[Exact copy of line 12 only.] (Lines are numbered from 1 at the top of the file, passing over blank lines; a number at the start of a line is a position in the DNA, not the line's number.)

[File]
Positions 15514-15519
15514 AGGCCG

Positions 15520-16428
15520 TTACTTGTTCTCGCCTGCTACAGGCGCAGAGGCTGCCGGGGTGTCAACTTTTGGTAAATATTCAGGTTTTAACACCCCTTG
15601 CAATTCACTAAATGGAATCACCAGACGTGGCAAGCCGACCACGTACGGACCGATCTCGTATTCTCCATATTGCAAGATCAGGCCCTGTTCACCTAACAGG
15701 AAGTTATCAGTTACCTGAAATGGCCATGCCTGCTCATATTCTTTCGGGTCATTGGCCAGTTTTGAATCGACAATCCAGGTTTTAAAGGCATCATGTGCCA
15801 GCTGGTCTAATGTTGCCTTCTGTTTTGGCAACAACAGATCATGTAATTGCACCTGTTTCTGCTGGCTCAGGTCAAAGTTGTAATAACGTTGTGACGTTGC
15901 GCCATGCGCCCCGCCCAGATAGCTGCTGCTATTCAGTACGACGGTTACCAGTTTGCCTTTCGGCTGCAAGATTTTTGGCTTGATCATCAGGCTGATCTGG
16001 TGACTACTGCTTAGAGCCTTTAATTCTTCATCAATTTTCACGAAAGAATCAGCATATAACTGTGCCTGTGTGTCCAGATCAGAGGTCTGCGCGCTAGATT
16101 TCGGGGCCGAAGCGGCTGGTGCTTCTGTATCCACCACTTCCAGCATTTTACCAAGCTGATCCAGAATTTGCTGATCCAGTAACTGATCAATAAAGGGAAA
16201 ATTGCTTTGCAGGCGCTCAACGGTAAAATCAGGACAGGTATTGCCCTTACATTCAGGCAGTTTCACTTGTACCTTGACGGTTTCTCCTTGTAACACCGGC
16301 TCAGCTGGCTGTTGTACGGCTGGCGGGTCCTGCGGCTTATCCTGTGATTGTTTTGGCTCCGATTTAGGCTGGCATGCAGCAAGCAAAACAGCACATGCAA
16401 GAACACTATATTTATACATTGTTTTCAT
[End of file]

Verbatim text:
16301 TCAGCTGGCTGTTGTACGGCTGGCGGGTCCTGCGGCTTATCCTGTGATTGTTTTGGCTCCGATTTAGGCTGGCATGCAGCAAGCAAAACAGCACATGCAA